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We have vacancies across all of our waterways and in the offices, museums and attractions that support them. We're one of the UK's biggest charities and we take pride in everything we do
If you're thinking of getting in touch then please take a moment to look through these pages as we probably have the answer on our website
Planning & design
All you need to know about planning and design on our canals and rivers
Find a winter mooring
Find a cosy section of canal to hunker down in this winter
10 reasons to take up canoeing
It's a great way to get fit and explore our waterways at the same time
Share the Space
Take a look at our common sense guide to sharing the towpath
Find a place to fish
From reservoirs to club-managed canals and river stretches - find your nearest place to fish
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Download your free guide today and start exploring the waterway nature near you
Download your free guides
You've nine free days out guides to choose from - where will you go first?
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Are you ready to ramble? Find a waterside stroll or a satisfying hike along our beautiful canals and rivers
Take a look at our upcoming events here.
Find your favourite waterway
With over 95 canals, rivers, reservoirs, docks and navigations, find out more about your favourite waterway
Something for everyone
Help us make a difference and have fun along the way. Find your perfect volunteer role today
Join our team
Could you join your local Towpath Taskforce team and help us to keep our canals looking lovely?
Desmond Family Canoe Trail
If you're aged 16-25 and would like to get involved with this exciting project, please get in touch
Could you be a volunteer lock keeper?
Find out what's involved with this popular volunteering opportunity
We love and care for your canals and rivers, because everyone deserves a place to escape.
Everyone gets a nice little break over Easter, but if you can squeeze in a trip to go fishing between eating the mountains of chocolate and seeing relatives to inevitably receive more chocolate, here are my top ten tips to make sure you get the most out of your session.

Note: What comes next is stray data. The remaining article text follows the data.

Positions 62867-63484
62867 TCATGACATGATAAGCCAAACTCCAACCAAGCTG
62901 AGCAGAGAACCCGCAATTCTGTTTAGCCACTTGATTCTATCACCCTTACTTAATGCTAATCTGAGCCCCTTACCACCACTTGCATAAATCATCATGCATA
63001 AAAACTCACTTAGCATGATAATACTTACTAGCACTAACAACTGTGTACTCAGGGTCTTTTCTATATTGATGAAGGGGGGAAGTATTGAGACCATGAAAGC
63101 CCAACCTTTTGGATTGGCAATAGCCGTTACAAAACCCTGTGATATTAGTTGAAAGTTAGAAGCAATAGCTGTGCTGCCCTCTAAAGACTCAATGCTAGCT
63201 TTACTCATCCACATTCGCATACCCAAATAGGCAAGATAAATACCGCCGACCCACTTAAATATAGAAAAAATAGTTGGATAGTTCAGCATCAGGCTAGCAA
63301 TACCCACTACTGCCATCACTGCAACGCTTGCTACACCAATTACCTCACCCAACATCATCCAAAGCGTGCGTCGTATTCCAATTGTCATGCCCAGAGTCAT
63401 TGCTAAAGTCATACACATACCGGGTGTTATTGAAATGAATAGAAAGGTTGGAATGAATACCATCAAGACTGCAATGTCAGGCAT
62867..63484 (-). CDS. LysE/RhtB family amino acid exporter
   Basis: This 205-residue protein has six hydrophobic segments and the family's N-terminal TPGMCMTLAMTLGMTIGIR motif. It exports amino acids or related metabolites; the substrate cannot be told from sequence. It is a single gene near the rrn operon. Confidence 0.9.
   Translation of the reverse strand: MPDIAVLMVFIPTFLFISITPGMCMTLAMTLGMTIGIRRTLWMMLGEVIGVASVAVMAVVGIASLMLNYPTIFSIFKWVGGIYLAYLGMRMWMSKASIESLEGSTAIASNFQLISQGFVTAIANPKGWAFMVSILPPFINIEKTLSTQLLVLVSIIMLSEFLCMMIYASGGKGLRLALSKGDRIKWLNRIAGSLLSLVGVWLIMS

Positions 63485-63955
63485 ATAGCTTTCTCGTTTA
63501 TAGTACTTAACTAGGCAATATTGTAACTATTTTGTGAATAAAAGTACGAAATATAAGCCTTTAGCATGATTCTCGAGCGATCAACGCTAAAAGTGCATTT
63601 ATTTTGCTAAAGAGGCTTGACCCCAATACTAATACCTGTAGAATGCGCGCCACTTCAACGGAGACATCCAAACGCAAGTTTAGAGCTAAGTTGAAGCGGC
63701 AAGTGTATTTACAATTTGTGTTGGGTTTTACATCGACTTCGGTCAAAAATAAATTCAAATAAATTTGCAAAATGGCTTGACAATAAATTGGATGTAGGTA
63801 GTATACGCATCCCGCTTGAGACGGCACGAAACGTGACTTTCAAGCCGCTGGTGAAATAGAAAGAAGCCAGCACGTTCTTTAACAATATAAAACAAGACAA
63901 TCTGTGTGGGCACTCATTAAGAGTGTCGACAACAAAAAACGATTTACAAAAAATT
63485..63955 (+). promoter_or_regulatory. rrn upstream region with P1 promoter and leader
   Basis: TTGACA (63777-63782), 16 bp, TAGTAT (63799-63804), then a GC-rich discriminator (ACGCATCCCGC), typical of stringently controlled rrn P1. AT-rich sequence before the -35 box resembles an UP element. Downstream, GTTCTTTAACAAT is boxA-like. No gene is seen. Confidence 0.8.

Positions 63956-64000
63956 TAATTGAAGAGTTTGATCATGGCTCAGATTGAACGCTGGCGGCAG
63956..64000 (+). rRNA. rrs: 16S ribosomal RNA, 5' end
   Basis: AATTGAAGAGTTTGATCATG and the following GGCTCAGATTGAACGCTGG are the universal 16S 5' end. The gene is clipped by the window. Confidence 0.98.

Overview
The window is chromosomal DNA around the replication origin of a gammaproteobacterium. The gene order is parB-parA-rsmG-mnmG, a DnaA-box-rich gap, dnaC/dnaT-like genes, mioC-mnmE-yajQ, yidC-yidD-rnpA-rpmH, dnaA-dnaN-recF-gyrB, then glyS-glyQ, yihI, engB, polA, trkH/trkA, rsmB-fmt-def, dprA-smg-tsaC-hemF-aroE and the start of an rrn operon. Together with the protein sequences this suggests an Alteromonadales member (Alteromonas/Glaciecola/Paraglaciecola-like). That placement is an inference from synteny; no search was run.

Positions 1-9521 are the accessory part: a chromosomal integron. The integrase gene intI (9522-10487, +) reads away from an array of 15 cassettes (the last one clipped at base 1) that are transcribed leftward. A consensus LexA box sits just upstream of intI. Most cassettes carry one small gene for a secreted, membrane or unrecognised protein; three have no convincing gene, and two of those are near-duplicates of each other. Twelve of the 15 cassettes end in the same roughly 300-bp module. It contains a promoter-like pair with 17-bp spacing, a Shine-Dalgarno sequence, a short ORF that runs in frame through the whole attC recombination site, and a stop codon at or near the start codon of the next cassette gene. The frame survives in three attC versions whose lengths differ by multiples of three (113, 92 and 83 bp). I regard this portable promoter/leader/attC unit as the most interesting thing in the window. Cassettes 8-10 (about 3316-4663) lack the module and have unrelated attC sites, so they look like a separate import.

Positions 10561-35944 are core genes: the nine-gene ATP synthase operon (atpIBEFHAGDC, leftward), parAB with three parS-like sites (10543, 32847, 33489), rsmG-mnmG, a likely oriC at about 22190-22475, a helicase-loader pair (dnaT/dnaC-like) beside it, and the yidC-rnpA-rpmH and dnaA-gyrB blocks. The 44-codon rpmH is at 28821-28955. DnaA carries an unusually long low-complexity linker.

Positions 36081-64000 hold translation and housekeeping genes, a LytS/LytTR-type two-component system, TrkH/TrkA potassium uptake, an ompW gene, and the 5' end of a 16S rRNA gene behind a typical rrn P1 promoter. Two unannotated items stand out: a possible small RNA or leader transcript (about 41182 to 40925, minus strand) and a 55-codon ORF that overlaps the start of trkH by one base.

1. Make sure you have all the tackle you need including a landing mat and net. There’s nothing worse than getting to your spot and realising you’ve forgotten something.
2. Have a range of baits including ones for smaller and bigger fish. Fish can be more wary of certain baits if you’re using them a lot and a change can improve your catch rate.
3. Don’t pick the first spot just because it’s the closest, if most people come to the canal that way the footfall can make the fish more nervous.
4. Look for cover- looking for places fish like to hide can make a big difference on how many you catch, or the size of them! Look for features where fish may hide in or by; overhanging bushes and trees or reeds at the far bank are all likely places.
5. Keep your eyes open for signs of fish - if you can’t find any cover, look for fish coming up to the surface, mud being stirred up from the bottom or bubbles as these are all signs of fish.
6. Always check the depth of your swim. Put a big weight or a plummet near your hook and set the depth so the float sinks. Then increase the depth a little at a time until the float just sits at the level it is without the big weight. You can check different parts of your swim to look for slightly deeper bits, which is often a sign of places where fish feed.
7. Feed little and often – feeding can keep the fish in your swim, try to feed little and often to keep the fish looking for food.
8. If you aren’t getting bites change something – lots of people will keep fishing with the same tactics even when there is nothing happening. If you haven’t had any bites after an hour or half an hour, when fishing for little fish change bait, or depth. If that still doesn’t work, try using a smaller hook or finer line. The same goes for if you are missing a lot of bites. The bait or hook may be too big or too obvious so they aren’t feeding confidently.
9. Keep your fishing gear tidy - if you keep it all close to you and within reach it’s easier to fish, plus you don’t have to worry about other people on the towpath breaking it.
10. Go with a friend if you can. If you catch a big one they can help you take photos and land it, plus it’s safer in case one of you slips. If not, let someone know where you’re fishing.
Find out more about fishing
Here you can see the latest updates, blogs, news and tips.
Jake joined the Trust in July 2015 as part of the Marketing & Communications team. He first went fishing aged 11 and has been hooked ever since. Jake will be telling you some stories from the bank as well as some helpful hints to hopefully pass on some of what he has learned over the years.